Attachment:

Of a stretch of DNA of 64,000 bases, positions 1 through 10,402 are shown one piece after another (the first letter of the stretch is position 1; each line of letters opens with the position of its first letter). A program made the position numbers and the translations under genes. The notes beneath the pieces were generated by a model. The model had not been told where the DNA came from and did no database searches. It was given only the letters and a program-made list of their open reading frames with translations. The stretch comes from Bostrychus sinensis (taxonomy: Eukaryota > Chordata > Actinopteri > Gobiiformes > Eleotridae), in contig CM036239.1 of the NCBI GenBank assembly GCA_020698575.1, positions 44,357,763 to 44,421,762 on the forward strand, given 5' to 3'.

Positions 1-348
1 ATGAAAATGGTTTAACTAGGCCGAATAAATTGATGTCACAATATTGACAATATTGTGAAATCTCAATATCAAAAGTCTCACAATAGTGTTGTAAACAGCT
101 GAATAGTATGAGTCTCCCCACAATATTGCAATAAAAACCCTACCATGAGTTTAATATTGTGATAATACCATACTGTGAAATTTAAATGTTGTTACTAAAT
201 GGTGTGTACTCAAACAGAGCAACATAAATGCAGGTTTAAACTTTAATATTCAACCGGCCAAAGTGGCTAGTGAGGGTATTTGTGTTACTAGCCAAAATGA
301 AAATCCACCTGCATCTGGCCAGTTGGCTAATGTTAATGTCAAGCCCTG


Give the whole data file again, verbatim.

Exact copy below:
Of a stretch of DNA of 64,000 bases, positions 1 through 10,402 are shown one piece after another (the first letter of the stretch is position 1; each line of letters opens with the position of its first letter). A program made the position numbers and the translations under genes. The notes beneath the pieces were generated by a model. The model had not been told where the DNA came from and did no database searches. It was given only the letters and a program-made list of their open reading frames with translations. The stretch comes from Bostrychus sinensis (taxonomy: Eukaryota > Chordata > Actinopteri > Gobiiformes > Eleotridae), in contig CM036239.1 of the NCBI GenBank assembly GCA_020698575.1, positions 44,357,763 to 44,421,762 on the forward strand, given 5' to 3'.

Positions 1-348
1 ATGAAAATGGTTTAACTAGGCCGAATAAATTGATGTCACAATATTGACAATATTGTGAAATCTCAATATCAAAAGTCTCACAATAGTGTTGTAAACAGCT
101 GAATAGTATGAGTCTCCCCACAATATTGCAATAAAAACCCTACCATGAGTTTAATATTGTGATAATACCATACTGTGAAATTTAAATGTTGTTACTAAAT
201 GGTGTGTACTCAAACAGAGCAACATAAATGCAGGTTTAAACTTTAATATTCAACCGGCCAAAGTGGCTAGTGAGGGTATTTGTGTTACTAGCCAAAATGA
301 AAATCCACCTGCATCTGGCCAGTTGGCTAATGTTAATGTCAAGCCCTG